Helloooooo, how are you all getting on?
To supplement my lovely writers group, I enrolled in a writing class at Glasgow Uni, taught by Alan McMunnigall. It's great. Every Tuesday, I go along and we critique a couple of student pieces and focus on various techniques used in writing. The one I'm particularly interested in is “close narration”, which is what I use in my novel. Alan recommended this book to us:
There are two chapters on Gustave Flaubert, whom Wood thinks novelists should thank for modern narrative the way poets should thank spring! To this end, I downloaded Madame Bovary (free on the Kindle, by the way), and found it a thoroughly enjoyable read.
My novel rewrite is sitting at 67,260 words. I'm perilously close to where I want to be (compared to where I was, at least. I'm under no illusion as to how much work still needs to be done). I'm keen to impose what I've learned in class, but also hesitant in case it ends up reading like a cluster of creative writing exercises. As long as I let my characters continue to do the talking, I'm hopeful it will read well.
Meanwhile, I've been gladly, irrationally distracting myself with short stories, writing class and even my food blog, in some kind of Bampot drill in avoidance. I'm currently reading “A Disaffection”, by James Kelman and this passage sums me up to a T:
'But there was little to trust in reason. Fuck that for a racket. A method of approaching the thing, perhaps, was to say he had been subconsciously avoiding all thought on the subject because of a growing awareness that it could prove momentous, all too fucking momentous.'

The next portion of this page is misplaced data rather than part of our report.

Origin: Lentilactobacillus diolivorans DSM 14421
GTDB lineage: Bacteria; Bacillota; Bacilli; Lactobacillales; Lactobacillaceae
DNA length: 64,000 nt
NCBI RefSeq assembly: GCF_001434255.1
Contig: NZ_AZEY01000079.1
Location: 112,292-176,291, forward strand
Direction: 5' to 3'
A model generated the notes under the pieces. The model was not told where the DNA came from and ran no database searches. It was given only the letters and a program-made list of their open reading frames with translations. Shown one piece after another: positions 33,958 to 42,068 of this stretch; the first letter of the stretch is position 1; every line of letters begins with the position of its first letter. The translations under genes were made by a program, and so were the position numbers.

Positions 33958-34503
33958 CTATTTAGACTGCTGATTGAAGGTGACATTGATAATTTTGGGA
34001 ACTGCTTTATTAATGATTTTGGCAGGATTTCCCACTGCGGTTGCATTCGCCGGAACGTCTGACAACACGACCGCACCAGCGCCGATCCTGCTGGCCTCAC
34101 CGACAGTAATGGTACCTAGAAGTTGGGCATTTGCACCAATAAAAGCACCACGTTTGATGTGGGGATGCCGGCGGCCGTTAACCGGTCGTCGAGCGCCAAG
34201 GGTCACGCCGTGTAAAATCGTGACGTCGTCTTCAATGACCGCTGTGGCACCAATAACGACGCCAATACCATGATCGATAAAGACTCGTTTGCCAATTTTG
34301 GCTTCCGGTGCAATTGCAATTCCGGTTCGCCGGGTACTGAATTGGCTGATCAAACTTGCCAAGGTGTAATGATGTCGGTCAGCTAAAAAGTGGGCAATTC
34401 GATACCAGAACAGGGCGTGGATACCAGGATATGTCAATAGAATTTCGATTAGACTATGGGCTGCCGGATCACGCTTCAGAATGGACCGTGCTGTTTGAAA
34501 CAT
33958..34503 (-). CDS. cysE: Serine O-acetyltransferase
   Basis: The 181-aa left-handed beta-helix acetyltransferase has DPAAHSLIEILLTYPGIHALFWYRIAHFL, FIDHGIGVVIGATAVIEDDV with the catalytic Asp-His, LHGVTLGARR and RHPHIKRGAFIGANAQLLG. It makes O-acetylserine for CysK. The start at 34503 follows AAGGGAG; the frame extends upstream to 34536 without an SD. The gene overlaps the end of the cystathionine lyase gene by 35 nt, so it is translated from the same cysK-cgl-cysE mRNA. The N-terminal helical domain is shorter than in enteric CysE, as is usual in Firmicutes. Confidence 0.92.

In other words, I'm shiting myself about what to do with it once it's all done, dusted and wrapped up in a bow, ready to be subject to other people's scrutiny. I'm not one to take the nip at a critique, I promise you I'm not. But this... this piece on its third rewrite has been the work of many a weekend, lunch break, spare hour and post-work library trip for over a year. I'm filled with the crippling self-doubt and paranoia you'd expect any author to have at this stage.
On a lighter note, I've been obsessed with the New Yorker Fiction podcast series of late. Have you heard it? An author reads the work of another author and they discuss the work with the New Yorker fiction editor, Deborah Treisman. I thoroughly recommend the following podcasts:
- Roddy Doyle reading "Christmas Eve", by Maeve Brennan
- Monica Ali reading Joshua Ferris's story "The Dinner Party"
- David Means reading "Chef's House" by Raymond Carver
You. Are. Welcome.
So what's new with you? Give me all your gossip.